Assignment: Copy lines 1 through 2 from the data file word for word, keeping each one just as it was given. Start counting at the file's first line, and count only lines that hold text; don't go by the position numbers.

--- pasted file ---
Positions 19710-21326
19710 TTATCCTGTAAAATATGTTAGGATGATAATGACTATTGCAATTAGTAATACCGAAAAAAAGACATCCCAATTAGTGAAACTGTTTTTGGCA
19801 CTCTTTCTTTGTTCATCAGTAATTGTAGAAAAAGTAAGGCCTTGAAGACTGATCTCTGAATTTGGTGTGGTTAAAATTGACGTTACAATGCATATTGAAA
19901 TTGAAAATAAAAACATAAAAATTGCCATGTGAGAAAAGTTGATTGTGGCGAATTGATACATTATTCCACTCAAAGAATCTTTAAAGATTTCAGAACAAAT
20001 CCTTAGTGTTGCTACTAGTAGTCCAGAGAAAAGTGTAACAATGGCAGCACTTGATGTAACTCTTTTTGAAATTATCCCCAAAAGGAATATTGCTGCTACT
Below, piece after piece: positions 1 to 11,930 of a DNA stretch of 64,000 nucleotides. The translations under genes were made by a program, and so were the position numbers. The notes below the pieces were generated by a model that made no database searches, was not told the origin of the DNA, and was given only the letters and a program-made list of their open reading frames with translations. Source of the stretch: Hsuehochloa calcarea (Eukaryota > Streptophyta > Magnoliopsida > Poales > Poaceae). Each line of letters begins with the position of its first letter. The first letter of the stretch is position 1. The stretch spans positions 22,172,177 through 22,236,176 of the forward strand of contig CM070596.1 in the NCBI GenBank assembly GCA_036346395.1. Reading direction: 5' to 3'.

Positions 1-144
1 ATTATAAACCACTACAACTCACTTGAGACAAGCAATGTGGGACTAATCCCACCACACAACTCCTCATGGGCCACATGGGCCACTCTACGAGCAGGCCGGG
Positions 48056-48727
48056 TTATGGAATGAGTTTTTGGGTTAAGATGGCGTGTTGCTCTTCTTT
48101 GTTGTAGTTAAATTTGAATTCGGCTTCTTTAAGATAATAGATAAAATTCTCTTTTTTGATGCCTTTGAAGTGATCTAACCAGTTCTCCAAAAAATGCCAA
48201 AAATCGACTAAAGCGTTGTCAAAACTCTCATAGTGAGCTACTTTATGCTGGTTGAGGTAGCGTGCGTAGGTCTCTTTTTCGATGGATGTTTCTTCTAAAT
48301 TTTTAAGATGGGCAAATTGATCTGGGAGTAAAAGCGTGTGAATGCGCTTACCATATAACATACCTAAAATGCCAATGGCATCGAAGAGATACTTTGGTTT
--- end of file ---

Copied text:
Positions 19710-21326
19710 TTATCCTGTAAAATATGTTAGGATGATAATGACTATTGCAATTAGTAATACCGAAAAAAAGACATCCCAATTAGTGAAACTGTTTTTGGCA